Tuesday, March 06, 2007

Daf Yomi - Megillah 27 - BLESSINGS AND RETURNS

From Ohr Sameyach The Weekly Daf can be found here

"What happened to your belt?" asked the Sage Rav of his disciple Rabbi Huna when he noticed that he was wearing some makeshift belt of vegetation rather than his regular one.

"I gave away my belt as collateral in order to secure money to buy wine for Shabbat kiddush."
Rav was so impressed by his disciple's sacrifice of a personal garment for a mitzvah that he blessed him that he should, as a reward, "be covered with clothes."

Some time afterwards Rabbi Huna was hosting a wedding for his son Rabba. Rabbi Huna, who was a very short man, lay down upon a bed to rest while his family gathered for the celebration. His daughters and daughters-in-law did not notice his presence and they placed their coats on the bed, completely covering him with clothes in fulfillment of Rav's blessing.

When Rav heard that his blessing had thus been fulfilled he complained to Rabbi Huna:

"When I blessed you why did you not respond with a blessing of "the same to my master" (Rashi - it may have been a moment of Divine favor and the blessing would have been fulfilled for me as well).

Two problems arise in regard to understanding this story. Why was it necessary to mention the uncomplimentary fact of Rabbi Huna's diminutive size? Even more puzzling is Rav's disappointment in not receiving a counter-blessing after seeing the fulfillment of his blessing. What benefit would Rav have derived from being temporarily covered by clothes as was his disciple?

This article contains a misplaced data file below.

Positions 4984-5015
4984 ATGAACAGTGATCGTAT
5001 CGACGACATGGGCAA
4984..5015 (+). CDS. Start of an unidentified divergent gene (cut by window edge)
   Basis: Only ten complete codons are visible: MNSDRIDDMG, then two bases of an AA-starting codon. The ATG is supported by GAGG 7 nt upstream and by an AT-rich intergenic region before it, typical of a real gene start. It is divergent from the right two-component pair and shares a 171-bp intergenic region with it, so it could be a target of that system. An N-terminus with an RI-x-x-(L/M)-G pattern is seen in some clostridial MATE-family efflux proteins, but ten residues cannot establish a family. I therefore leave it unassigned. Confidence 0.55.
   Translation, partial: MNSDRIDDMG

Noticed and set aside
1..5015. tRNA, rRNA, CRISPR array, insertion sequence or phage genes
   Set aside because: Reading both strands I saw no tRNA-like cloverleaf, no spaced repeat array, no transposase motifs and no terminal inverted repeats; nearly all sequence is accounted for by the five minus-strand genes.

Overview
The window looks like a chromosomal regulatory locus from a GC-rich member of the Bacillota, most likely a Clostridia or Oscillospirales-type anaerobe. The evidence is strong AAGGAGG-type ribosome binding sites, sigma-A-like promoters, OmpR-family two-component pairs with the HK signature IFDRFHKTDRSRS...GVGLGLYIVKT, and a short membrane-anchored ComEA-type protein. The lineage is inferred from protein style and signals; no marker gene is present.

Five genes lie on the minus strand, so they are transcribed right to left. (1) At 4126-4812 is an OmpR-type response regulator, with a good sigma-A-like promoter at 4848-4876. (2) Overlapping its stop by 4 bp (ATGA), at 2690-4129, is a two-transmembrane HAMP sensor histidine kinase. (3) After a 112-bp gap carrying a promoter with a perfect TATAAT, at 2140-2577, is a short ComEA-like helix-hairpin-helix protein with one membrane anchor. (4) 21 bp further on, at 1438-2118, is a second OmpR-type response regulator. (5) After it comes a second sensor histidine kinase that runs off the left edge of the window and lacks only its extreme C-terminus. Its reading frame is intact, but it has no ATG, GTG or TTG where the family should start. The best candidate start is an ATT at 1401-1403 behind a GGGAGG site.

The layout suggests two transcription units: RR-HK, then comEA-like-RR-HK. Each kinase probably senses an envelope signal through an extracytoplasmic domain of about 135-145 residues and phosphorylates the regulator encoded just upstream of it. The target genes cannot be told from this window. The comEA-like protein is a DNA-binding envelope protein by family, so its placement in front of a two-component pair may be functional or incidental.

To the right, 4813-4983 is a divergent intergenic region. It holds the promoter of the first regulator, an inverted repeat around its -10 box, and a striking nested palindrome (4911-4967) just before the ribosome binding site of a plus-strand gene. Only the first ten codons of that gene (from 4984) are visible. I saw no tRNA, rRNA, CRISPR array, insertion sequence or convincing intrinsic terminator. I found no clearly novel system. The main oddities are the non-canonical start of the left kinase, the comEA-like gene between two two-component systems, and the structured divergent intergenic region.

The simple approach to the first question is that it was necessary to mention Rabbi Huna's size in order to explain why his family members did not notice his presence on the bed where they placed their coats. In regard to the second issue, an interesting explanation is offered in the footnotes of Bach (Rabbi Yoel Sirkis):

Rav was upset because the fulfillment of his blessing indicated that it was moment of Divine favor and had he received a counter-blessing it may well have, in his case because of his greater merit, been fulfilled in the way it was intended by Rav - by being blessed with the wealth which enables one to cover himself with clothes.

A most innovative approach to answering these questions is suggested by Rabbi Yaakov Emden. Rav was the tallest sage of his generation while Rabbi Huna was among the shortest. Rabbi Huna therefore hesitated to return the blessing which Rav gave, as the clothes which fit his short figure would look absurd on the tall figure of his master.

An important lesson is to be learned from this story. When you receive a blessing from anyone, be sure to return it.